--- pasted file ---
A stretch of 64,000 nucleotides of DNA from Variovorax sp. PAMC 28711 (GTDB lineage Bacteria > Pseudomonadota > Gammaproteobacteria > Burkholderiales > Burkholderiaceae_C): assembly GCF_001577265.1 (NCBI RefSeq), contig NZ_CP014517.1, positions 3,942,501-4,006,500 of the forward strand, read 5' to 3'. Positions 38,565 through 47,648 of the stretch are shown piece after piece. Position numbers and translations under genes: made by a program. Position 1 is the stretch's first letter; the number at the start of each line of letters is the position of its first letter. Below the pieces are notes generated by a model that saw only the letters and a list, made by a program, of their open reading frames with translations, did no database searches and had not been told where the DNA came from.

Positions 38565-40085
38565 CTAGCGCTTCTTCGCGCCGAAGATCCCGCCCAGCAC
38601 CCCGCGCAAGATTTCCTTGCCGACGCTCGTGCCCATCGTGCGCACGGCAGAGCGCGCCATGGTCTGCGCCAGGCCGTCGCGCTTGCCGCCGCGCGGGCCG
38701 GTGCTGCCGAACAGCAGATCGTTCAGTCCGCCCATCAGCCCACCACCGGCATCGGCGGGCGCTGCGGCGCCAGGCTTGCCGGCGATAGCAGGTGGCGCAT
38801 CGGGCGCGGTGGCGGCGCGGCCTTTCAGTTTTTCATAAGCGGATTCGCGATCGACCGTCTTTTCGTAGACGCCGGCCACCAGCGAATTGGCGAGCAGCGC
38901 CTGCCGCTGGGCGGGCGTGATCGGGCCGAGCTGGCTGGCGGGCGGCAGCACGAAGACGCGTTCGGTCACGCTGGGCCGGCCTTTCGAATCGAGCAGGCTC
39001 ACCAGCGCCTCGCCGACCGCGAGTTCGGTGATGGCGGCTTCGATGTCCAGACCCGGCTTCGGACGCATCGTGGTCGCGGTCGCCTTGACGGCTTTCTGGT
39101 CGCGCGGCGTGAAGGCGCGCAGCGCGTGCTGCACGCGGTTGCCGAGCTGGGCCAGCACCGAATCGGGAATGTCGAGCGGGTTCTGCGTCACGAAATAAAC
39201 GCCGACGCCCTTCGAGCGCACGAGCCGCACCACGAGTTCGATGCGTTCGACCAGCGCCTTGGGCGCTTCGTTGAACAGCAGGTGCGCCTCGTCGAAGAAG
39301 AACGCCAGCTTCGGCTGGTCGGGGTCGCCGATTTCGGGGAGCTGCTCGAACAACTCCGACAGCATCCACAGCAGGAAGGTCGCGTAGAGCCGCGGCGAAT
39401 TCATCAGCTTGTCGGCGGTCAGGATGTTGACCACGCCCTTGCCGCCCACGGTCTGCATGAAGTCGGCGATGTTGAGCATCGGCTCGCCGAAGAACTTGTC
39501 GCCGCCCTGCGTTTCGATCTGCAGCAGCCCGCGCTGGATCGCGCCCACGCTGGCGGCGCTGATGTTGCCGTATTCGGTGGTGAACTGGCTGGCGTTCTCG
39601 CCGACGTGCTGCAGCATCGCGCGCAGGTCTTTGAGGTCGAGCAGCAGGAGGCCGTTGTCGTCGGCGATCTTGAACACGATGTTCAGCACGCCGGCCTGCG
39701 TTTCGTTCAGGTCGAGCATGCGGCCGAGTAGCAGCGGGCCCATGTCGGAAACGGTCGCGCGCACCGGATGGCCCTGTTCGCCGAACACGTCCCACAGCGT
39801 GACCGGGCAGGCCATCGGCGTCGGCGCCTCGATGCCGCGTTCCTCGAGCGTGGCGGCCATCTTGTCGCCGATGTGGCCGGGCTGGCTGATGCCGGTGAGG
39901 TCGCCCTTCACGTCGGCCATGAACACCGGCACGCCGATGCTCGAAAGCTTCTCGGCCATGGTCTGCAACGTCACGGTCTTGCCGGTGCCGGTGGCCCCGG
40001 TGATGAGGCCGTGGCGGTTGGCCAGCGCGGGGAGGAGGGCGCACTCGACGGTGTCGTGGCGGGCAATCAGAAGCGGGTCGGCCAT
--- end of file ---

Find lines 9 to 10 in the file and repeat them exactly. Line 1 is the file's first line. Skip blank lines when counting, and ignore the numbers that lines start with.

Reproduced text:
39101 CGCGCGGCGTGAAGGCGCGCAGCGCGTGCTGCACGCGGTTGCCGAGCTGGGCCAGCACCGAATCGGGAATGTCGAGCGGGTTCTGCGTCACGAAATAAAC
39201 GCCGACGCCCTTCGAGCGCACGAGCCGCACCACGAGTTCGATGCGTTCGACCAGCGCCTTGGGCGCTTCGTTGAACAGCAGGTGCGCCTCGTCGAAGAAG